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A happy holiday shopping season might not end up being an especially cheery time for lenders.

Card loans are still growing, on average rising 1.6% in October over September across five big U.S. card lenders, versus a seasonally typical 0.7% increase, according to tracking of the latest monthly data by analysts at Goldman Sachs. The trend suggests that consumers still are willing and able to use their cards, portending well for retailers. U.S. retail sales slowed in October, but by less than feared, and were still at an overall solid level. Some retail stocks have jumped recently on hopes for holiday shopping.

But as far as people paying back those loans, the data so far is less compelling. The average rate of 30-day-plus delinquency across the five big lenders jumped 0.16 percentage point from September to October, above the typical seasonal jump of 0.06 point, according to Goldman’s tracking. Net charge-offs jumped 0.77 point on average, compared with a 0.18-point typical rise.

What all of this highlights is that some Americans’ spending habits might not be sustainable, at least when it comes to their cards. Some people might be starting to consume more of their available credit from month to month—and could hit the wall once those lines are exhausted.

A recent note published by the Federal Reserve Bank of Boston found that as of July, consumers with annual household incomes of less than $50,000 whose accounts were delinquent were on average utilizing 80 to 90 percent of their available credit. This leaves “those consumers with a very small amount of credit left on their accounts to cushion against a deterioration of their financial situation,” according to the paper. Across all cardholder income groups as of July, average utilization rates—the ratio of outstanding card account balance to the account’s credit limit—were above February 2020 levels.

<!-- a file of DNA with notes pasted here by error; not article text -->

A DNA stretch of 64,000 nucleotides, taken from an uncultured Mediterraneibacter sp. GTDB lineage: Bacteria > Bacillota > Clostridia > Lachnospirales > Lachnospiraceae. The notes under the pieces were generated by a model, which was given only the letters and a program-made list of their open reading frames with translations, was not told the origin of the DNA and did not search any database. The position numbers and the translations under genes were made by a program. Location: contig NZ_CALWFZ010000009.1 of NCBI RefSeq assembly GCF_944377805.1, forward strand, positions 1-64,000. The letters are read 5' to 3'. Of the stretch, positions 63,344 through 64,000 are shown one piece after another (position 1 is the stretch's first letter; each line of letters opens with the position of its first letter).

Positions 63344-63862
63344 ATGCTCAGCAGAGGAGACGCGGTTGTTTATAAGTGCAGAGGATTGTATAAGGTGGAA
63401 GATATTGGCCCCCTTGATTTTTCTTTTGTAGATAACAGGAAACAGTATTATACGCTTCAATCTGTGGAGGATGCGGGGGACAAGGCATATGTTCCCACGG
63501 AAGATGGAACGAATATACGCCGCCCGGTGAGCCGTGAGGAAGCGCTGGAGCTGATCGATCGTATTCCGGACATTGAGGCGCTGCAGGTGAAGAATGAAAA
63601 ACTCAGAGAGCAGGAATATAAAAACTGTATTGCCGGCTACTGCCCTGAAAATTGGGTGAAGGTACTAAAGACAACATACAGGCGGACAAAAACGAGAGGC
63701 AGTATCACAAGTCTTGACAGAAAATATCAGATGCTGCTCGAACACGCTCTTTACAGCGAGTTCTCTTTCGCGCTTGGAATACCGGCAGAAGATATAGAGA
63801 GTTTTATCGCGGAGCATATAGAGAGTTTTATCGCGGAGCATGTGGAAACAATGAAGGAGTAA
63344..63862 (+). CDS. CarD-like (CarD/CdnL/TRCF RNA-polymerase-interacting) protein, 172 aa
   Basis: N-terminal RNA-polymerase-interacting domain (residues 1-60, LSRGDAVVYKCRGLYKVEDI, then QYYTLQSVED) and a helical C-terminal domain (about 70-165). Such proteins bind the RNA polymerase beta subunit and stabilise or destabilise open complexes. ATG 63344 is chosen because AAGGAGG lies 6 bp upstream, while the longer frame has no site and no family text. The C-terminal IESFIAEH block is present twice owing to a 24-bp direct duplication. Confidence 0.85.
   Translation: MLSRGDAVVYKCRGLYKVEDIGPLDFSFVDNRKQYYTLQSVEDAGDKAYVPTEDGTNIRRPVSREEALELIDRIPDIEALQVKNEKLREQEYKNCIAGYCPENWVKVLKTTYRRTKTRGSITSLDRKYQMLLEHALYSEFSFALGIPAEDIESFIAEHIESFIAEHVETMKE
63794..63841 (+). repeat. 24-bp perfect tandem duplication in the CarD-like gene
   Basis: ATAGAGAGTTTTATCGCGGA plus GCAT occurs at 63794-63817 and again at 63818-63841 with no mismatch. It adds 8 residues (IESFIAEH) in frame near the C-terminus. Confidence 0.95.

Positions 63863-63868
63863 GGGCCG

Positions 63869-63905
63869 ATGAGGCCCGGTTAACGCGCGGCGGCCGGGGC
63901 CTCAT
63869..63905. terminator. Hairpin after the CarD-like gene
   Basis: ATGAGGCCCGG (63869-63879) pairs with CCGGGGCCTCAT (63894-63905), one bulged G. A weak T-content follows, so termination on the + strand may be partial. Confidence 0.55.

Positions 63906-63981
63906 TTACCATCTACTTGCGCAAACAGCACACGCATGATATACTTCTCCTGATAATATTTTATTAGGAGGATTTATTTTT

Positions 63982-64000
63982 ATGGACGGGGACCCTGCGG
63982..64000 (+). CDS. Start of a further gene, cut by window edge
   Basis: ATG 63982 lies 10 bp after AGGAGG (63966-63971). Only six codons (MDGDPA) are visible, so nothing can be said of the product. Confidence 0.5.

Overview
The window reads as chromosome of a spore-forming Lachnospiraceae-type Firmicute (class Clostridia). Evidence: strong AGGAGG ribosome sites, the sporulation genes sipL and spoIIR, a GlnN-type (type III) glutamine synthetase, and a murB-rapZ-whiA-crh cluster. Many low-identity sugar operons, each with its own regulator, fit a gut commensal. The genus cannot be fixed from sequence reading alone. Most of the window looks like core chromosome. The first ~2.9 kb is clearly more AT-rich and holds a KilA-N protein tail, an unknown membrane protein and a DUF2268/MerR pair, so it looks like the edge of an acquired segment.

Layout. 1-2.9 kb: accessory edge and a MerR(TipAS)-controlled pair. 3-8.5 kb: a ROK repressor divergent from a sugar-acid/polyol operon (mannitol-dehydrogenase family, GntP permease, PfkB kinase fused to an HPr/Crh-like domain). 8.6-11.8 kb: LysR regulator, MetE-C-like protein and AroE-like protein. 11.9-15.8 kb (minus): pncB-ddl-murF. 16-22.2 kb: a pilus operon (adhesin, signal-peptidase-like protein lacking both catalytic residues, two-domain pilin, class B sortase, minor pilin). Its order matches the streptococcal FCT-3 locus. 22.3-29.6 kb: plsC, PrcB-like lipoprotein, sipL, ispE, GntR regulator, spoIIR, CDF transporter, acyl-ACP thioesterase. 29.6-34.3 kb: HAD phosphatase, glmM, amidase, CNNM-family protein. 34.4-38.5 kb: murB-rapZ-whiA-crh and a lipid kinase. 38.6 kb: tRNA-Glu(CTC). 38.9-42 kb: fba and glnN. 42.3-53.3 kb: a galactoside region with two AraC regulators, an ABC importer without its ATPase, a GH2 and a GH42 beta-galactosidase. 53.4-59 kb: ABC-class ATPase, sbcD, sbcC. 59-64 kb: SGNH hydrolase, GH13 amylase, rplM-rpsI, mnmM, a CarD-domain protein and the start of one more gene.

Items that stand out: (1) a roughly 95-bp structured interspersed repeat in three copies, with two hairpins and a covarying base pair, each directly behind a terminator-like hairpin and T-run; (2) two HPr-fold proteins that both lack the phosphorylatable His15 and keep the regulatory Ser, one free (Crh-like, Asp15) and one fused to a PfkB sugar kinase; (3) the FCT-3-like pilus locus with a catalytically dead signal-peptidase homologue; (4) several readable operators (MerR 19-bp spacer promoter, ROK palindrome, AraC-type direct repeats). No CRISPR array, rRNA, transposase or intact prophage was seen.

Keep in mind, too, that many banks are ratcheting back the credit they are willing to offer. The Fed’s latest Senior Loan Officer Opinion Survey for the third quarter found “significant net shares of banks reported tightening lending standards for credit card and other consumer loans.” The Boston Fed review noted that the average card credit limit, adjusted for inflation, was below its level in early 2020.

Of course, many consumers still retain savings cushions, which will help support spending. But one factor threatening to eat away at that buffer could be eventual paydowns of lingering debts.

Notably, the rate at which card companies have collected on charged-off loans has recently been below historical norms. Goldman’s tracking showed that as of the third quarter, five of the big card lenders on average had recovered about 18% of their gross charge-offs, versus a roughly 23% 10-year norm.

It isn’t that the lenders are being generous. Rather, because delinquencies have accelerated sharply, card lenders are just starting to catch up. So some consumers might be facing stepped-up collections just as their student-loan payments are resuming.

The silver lining from a macroeconomic perspective is that challenges could be fairly concentrated within certain subsets of consumers, such as those with lower incomes and student-loan debts. American Express, which tends to have wealthier and more creditworthy borrowers, reported a 30-day-plus delinquency rate as of October of 1.3%, versus over 4% on average across the five lenders, according to Goldman’s tracking. The strong job market also helps ease pressure—though any change there could expose some households.

Beyond sorting loans by borrower income, the timing of loans could also be important. In particular loans made over the prior couple of years could prove more dicey, as some consumers’ credit profiles were bolstered by the pandemic stimulus and recovery. “We’re getting closer to the peak of this massive 2022 vintage of credit, which was a period when several underwriters apparently loosened standards,” says Goldman analyst Ryan Nash.

All of which implies that a bottom for consumer credit is potentially still ahead of us. S&P 500 consumer-finance firms are trading at roughly 10 times forward earnings versus a 10-year average closer to 12, according to FactSet. But investors should be wary about jumping into these stocks simply because consumers are acting all jolly.

Source: The Wall Street Journal November 25, 2023 | By Telis Demos